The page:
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ScienceShot: Boar Mothers Control the Size of Their Piglets

Helen Fields is a freelance science writer based in Washington, D.C.

Variety may be the spice of life, but when it comes to wild boar piglets, variety may be the key to life itself. In the forest of Châteauvillain-Arc-en-Barrois in northeastern France, more than a thousand wild boars (Sus scrofa scrofa) snuffle through the woods, gobbling up acorns, beechnuts, and other food. When resources are scarce, mothers birth about five piglets, all the same size, which fight it out over the most productive teats. Not everyone thrives. You might guess that mothers would make fatter piglets in good food years, but they don't. Instead, they produce litters with a mix of sizes, researchers report online today in Biology Letters. The team thinks that the females do this to quash sibling rivalry. Big piglets can take the most productive teats while little ones get by at the ones that give less milk. And everyone has a better shot at survival.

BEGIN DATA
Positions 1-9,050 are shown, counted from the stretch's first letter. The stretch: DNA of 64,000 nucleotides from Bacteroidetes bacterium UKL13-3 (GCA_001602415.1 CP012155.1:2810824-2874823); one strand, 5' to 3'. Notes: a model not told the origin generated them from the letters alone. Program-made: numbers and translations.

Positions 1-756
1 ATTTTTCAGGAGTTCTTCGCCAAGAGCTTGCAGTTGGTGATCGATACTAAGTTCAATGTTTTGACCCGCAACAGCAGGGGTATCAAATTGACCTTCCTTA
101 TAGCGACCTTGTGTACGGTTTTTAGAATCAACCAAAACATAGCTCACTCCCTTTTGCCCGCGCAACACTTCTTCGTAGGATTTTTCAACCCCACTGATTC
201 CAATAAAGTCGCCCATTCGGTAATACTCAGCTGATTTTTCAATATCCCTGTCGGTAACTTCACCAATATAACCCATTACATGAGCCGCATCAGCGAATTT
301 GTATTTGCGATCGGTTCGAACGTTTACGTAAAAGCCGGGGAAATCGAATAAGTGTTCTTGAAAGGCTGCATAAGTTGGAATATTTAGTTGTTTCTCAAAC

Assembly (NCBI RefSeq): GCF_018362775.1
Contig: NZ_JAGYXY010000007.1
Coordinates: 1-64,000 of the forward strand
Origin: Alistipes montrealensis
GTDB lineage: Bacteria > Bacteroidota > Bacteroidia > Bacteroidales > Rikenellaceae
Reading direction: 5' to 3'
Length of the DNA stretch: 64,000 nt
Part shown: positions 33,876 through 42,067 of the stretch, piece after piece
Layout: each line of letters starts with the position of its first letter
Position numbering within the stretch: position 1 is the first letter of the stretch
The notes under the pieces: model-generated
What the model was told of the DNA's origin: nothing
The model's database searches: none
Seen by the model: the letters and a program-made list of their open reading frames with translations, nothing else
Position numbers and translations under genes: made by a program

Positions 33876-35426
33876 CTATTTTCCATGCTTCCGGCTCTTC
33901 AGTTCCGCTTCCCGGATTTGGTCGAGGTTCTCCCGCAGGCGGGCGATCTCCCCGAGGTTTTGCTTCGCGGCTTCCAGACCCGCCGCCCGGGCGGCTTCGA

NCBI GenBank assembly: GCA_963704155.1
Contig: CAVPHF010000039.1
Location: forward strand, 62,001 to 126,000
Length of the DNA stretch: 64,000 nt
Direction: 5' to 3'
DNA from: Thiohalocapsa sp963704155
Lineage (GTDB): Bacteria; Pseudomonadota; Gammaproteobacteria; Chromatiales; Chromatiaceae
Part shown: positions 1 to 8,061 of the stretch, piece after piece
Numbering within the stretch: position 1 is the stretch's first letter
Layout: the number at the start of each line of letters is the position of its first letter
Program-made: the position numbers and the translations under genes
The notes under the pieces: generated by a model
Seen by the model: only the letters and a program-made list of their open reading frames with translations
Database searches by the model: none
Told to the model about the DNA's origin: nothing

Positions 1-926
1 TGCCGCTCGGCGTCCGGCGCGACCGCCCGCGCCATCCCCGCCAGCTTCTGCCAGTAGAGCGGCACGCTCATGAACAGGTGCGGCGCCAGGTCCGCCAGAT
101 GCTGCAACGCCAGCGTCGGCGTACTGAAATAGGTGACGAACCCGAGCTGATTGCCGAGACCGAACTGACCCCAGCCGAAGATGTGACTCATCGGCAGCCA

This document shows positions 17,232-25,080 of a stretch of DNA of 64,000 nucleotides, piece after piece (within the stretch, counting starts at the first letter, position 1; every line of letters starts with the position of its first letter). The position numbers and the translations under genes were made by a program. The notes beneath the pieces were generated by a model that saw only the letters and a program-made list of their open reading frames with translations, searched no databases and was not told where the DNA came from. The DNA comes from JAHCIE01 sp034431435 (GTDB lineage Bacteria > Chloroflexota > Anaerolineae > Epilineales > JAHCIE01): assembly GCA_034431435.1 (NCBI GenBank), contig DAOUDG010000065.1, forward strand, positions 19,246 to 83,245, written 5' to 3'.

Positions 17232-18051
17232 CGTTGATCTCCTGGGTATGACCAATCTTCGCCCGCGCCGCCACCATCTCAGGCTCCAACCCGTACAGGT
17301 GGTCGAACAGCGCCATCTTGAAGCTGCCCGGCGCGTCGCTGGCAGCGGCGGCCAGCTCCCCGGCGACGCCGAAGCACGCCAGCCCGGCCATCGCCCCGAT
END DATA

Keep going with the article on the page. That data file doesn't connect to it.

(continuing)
Posted in Biology, Plants & Animals